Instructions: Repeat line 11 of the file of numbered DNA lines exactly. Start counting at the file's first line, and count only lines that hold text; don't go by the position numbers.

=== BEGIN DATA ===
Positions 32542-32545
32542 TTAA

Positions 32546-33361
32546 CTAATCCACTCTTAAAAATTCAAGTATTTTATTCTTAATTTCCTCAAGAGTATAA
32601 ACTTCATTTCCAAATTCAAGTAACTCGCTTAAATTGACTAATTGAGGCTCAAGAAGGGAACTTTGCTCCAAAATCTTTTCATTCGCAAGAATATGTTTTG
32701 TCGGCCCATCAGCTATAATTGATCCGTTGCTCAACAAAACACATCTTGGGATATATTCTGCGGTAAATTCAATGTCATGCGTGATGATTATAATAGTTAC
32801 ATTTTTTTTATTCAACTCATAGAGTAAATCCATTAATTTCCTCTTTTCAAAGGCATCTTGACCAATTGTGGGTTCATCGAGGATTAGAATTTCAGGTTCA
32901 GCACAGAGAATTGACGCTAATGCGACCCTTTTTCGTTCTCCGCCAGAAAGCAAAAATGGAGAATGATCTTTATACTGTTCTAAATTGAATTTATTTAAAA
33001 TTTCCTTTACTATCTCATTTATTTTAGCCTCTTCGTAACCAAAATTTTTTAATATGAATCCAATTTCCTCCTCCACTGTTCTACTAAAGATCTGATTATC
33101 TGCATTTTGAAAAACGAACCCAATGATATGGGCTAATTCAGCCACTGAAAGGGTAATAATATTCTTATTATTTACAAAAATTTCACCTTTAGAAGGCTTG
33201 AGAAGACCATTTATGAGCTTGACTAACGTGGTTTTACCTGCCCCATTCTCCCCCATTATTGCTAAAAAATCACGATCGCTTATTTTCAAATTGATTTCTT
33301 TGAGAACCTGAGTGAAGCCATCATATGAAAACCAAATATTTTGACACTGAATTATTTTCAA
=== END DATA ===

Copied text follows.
33201 AGAAGACCATTTATGAGCTTGACTAACGTGGTTTTACCTGCCCCATTCTCCCCCATTATTGCTAAAAAATCACGATCGCTTATTTTCAAATTGATTTCTT